As I have pretty much covered the “summer cottages“ and Camden businesses in the good old days, I don’t want to ignore the hotels of early days. Camden had tourists back in the early 1800s, and they needed places for nice food and lodging. Meetings were held in the hotels, as they could dine and then carry on whatever business they needed. It is said that most of the best decisions were made after the group had full stomachs.

One of the early places was the Mountain View House, standing on the heights overlooking the waters of Camden harbor. The guests claimed that no matter how hot the day was, there was always a cool breeze on the porches of this place. People returned year-after-year to enjoy the quiet and restfulness. It is there today on Bay View Street, just above and across from the Camden Yacht Club. It was owned in 1916 by F. O. Martin and was open from June 25 to October 1. Each year he added attractions to the house and grounds. He advertised that it was near to the shore, convenient to the golf links (Megunticook Golf Club), and all of Camden’s summer activities. In the 1930s it was owned by Mrs. Edwards. Some of my classmates, when they reached high school age, could get jobs there washing dishes or being waitresses. They felt so happy to work six days a weeks for $3. It was during the Great Depression and any spending money was great. It was sold and enlarged many times since then. It is now Camden Harbour Inn, with Natalie’s Restaurant, and highly rated for its excellence in all respects.

Another place was on the “Shore Road”, now known as Atlantic Highway. It was 200 feet above the sea and at that time you had a great view of Penobscot Bay. When Dr. Ordway of the Ordway Plaster Factory left his beautiful “mail order bride” for another person, his former wife had to support herself. So she started with what she named the “Ordway Cottage,” that was quite small then and took in boarders. As her business grew, she added on to the building. She became very successful, so added on many times. The dining room included main, private, maids’, chauffeurs’ and children’s dining rooms. Today we know it as Whitehall Inn. It is still a very popular hotel in town today and has changed hands several times owned by the Hurlberts, Dewings and others. It was maintained in the old cottage style with wicker rockers on the porch, no television sets, but still nicely furnished. They have a Millay room. In the summer of 1912, Edna St. Vincent Millay’s sister Norma invited her to attend a party at Whitehall Inn. Each year they held the affair for the help, who had worked that summer, and her sister had been a waitress. After she arrived they asked "Vincent" to play the piano, and she did. Then when they asked to recite some of her poetry; she chose "Renascence." One late-summer guest then said she would see that “Vincent” could attend Vassar College on scholarship and not to worry about any other expenses. That break came for her at the Whitehall Inn — her poetry later became known world-wide and she won the Pulitzer Prize in 1922 for poetry.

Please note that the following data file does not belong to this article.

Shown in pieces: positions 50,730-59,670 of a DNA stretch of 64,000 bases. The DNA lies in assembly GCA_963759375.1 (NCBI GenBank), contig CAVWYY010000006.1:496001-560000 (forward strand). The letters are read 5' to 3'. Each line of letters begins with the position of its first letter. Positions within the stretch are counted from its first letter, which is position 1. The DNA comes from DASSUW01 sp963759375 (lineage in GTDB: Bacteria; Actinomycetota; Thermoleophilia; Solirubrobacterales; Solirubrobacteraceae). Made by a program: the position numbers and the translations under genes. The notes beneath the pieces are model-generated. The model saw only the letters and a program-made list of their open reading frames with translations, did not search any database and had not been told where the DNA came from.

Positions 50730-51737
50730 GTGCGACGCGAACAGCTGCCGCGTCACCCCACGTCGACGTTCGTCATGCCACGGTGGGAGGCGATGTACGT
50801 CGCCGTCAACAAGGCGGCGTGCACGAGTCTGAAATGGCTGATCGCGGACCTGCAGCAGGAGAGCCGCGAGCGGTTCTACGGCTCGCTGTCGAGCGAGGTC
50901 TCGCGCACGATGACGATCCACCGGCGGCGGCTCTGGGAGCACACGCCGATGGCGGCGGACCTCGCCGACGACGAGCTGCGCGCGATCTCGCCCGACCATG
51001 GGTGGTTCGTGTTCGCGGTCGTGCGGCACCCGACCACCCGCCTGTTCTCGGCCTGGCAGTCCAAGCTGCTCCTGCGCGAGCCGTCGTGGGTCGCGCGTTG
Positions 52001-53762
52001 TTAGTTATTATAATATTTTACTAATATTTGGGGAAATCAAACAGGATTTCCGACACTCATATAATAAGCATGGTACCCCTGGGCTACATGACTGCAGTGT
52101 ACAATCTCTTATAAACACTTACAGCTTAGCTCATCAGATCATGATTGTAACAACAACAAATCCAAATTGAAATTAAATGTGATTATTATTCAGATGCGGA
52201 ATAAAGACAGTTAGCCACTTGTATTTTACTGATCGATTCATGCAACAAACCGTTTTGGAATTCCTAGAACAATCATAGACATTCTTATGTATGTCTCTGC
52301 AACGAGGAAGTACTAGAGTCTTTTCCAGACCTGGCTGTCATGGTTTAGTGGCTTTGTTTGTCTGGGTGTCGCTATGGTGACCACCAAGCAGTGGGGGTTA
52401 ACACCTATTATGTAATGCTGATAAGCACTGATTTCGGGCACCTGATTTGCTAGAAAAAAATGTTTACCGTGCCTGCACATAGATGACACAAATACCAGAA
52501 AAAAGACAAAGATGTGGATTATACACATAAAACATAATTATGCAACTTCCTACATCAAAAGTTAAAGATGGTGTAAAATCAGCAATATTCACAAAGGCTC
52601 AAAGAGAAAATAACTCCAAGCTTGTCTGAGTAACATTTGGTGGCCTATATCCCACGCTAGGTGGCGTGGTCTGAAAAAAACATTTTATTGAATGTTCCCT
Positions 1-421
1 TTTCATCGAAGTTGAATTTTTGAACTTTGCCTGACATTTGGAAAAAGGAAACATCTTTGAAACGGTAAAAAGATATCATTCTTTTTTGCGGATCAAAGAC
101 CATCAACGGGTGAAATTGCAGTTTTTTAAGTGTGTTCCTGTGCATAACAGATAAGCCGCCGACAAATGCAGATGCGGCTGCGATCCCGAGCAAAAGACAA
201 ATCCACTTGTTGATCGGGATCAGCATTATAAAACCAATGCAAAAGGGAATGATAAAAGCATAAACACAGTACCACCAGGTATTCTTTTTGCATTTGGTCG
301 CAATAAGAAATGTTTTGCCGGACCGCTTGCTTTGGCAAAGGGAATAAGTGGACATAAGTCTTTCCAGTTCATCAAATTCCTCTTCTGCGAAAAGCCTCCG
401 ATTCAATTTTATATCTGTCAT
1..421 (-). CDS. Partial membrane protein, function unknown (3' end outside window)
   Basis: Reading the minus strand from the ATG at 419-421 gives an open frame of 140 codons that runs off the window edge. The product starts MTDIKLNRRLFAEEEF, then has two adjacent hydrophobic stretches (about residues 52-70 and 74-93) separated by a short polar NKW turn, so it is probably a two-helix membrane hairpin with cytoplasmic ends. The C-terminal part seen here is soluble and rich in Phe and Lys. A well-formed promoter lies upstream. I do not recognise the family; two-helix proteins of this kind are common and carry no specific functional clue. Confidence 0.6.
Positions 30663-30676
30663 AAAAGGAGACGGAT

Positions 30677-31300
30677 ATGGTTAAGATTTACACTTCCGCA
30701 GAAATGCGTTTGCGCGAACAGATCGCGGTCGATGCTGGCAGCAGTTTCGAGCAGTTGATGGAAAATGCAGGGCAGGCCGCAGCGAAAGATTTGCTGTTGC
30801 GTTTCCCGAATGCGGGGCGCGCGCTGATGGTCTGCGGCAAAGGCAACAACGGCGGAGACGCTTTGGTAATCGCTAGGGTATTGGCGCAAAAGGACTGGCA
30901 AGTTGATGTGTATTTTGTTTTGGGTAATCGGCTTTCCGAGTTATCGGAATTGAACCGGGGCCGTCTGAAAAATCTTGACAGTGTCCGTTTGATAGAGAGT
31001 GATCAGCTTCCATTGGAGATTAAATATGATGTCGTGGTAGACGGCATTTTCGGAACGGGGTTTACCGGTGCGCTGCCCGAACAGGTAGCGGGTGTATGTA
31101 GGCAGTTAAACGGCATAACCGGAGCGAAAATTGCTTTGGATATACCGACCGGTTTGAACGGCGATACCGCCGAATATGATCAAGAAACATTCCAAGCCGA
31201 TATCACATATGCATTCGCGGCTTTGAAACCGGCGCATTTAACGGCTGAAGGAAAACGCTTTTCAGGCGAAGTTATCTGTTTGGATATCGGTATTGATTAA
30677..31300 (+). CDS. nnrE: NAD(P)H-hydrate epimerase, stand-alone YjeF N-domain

Another hotel was the Mount Battie House, located on the summit of Mt. Battie. The only road was an old carriage road off Mountain Street and not easy to travel there. It was owned by the Mt. Battie Association, and became an exclusive hotel in 1900. It remained until 1920. Many say it burned because of several bad fires on the mountain, but that is not true. The association felt it was not profitable and tore it down.

One postcard of Camden, with the Mt. Battie House on it, the lady stated she had a fish dinner there. My mother told me that a glass of water was five cents. To get water up there was quite a feat, so I am surprised it was not more expensive than that. The lavish parties, that soon became a memory of the past, were held mostly by members of the Mt. Battie Association, who also had purchased the summit, so nothing could ever be built. The Association did approve building the tower as a memorial to World War I veterans. The stones from the foundation of the Mt. Battie House were used to build the tower seen there today.

Local newspapers first mentioned the Bay View House in 1801, when the Amity Lodge of Masons held its first meeting in the Benjamin Palmer Hall. The hotel was located on the space now called The Village Green. About eight years later newspapers called it the principal hotel in Camden. Many tourists who visited Camden stayed at this great place that could seat 250 at a banquet. On November 16, 1917 the hotel was destroyed by fire and the burned timbers buried in the ground. Children from the Elm Street School were let out of school that day to watch it burn. A few years after, Mary Curtis Bok and several others built the Village Green for Camden.

The Ocean House was located where Camden Public Library is today. It was a popular place, but it burned to the ground in 1903. Its timbers and well are buried beneath the library grounds. Some pieces of its china and pottery were found when excavating for the Centennial Wing of the library.

That, I believe, covers most of the early hotels in Camden.

Barbara Dyer is Camden's official town historian. While she has officially retired from writing Who's Who, she often submits "just one more" for publication.